She falls quiet as she applies the next band-aid to my arm. I’m ready for the iciness this time, so I’m not distracted as I watch it melt into my skin. Once it’s absorbed, I lift my arm and examine it in the light, expecting it to be wet. It’s completely dry. Super creepy.
I drop my arm and watch Anna gather still more inoculations. “How is the job fair different from a slave auction?”
She lays another band-aid on my arm. “Because you’ll be paid for your work and treated well.”
“But I’ll still be a captive.”
She nods. “Yes, there is that. I said it wasn’t a slave auction. I didn’t say it wasn’t problematic.”
“You called it a job fair.”
The corners of her lips twitch like she wants to frown. “That’s what we,” she glances up at me after applying another band-aid, “the humans I work with, have taken to calling it. It’s… easier to think of it that way.”
I don’t say anything to that. Who am I to judge her? She’s here against her will just like I am, trying to make the best of a shitty situation.
I watch as she swivels away again, expecting her to pull more alien strips out, but it seems like my inoculations are over because she lifts something from the metal tabletop instead. The thing in her hands looks like a thin block of clear, hardened plastic, but it must be some sort of advanced tech because it comes to life with a flick of her fingers, numbers and letters flashing over it.
I decide to switch up my line of questioning. “What happens to people who try to escape?”
“They’re either killed or sent to a prison planet.” Her expression is grim as she meets my eyes. “Trust me, death is the better option.”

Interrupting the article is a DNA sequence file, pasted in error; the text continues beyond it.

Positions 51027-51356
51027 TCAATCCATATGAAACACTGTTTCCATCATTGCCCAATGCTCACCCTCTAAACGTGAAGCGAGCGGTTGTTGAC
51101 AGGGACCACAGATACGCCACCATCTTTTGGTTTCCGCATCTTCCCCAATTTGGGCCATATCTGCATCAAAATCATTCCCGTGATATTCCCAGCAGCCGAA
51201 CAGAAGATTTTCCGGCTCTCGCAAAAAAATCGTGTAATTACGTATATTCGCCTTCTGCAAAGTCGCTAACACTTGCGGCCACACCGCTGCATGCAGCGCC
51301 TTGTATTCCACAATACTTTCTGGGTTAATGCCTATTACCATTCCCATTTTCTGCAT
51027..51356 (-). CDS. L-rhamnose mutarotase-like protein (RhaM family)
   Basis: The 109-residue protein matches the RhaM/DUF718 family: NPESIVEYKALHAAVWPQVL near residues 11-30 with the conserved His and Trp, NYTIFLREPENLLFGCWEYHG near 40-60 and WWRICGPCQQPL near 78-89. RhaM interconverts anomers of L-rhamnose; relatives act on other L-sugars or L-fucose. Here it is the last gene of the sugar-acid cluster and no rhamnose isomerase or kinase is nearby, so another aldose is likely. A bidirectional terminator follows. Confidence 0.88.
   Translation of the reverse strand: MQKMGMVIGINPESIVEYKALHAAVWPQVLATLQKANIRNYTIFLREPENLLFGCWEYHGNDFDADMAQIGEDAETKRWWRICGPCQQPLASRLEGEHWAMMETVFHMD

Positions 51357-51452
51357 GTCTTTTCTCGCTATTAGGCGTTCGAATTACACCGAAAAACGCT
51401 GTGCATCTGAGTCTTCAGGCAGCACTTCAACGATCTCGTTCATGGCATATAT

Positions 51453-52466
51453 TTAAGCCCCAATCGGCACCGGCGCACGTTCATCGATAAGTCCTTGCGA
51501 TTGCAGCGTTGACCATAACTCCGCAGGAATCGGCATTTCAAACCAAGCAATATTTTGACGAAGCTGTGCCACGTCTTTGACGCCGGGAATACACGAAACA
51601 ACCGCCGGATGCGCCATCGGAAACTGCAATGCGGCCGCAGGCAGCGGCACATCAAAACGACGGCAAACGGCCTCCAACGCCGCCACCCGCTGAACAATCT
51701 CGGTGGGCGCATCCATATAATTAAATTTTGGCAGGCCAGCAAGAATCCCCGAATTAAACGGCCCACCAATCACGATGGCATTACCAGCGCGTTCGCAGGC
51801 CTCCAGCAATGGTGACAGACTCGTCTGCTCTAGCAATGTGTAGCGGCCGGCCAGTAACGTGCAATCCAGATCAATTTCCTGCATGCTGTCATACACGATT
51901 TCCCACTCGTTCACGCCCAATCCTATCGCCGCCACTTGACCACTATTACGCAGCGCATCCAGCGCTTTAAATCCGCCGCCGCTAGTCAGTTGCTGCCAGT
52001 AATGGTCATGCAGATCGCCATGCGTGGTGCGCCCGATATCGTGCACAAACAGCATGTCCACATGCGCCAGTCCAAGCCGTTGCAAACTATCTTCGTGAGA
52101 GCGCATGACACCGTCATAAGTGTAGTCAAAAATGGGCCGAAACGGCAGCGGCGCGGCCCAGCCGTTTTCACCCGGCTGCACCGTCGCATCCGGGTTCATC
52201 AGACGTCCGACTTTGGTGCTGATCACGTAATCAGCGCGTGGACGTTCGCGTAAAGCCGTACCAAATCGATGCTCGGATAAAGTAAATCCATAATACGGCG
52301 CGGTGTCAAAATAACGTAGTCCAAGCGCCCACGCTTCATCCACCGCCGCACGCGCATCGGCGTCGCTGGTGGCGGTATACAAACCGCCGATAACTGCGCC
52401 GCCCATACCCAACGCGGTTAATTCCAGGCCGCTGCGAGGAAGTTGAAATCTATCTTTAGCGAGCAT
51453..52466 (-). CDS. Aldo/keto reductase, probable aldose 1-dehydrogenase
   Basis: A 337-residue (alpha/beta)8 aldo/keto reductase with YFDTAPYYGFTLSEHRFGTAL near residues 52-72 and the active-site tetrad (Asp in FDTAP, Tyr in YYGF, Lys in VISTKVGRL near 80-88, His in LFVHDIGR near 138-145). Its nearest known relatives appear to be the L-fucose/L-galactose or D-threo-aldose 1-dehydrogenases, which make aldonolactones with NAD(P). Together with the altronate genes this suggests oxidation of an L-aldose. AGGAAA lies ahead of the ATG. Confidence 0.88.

“Good to know.”
Okay, so that settles that then. She can paint whatever pretty picture she wants for her coping mechanism, but the reality is that we’re all alien captives, little better than slaves.
She presses her finger to the tablet, and a small sliver of something metallic swivels out from what looks like a solid piece of plastic. Freaky alien tech is freaky. “You might feel a slight pinch,” she says, angling that pointy part toward my arm.
I nod and hold still, used to being poked and prodded. The scientists who raised me drew vials of blood from me every other week, checking my vitals, my hormone levels. I faced a battery of tests once a month to gauge everything from my intelligence to my run speed. A little prick of an alien needle isn’t anything to worry about.
Or so I think right up until my vision starts to go dark.
“Whass happenin?” I manage.
“I’m sorry,” Anna says.
The world goes black, and I’m falling, falling.
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Copyright © 2021 by Navessa Allen
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This is a work of fiction. Names, characters, places, and incidents either are the products of the author’s imagination or are used fictitiously. Any resemblance to actual persons, living or dead, businesses, companies, events, or locales is entirely coincidental.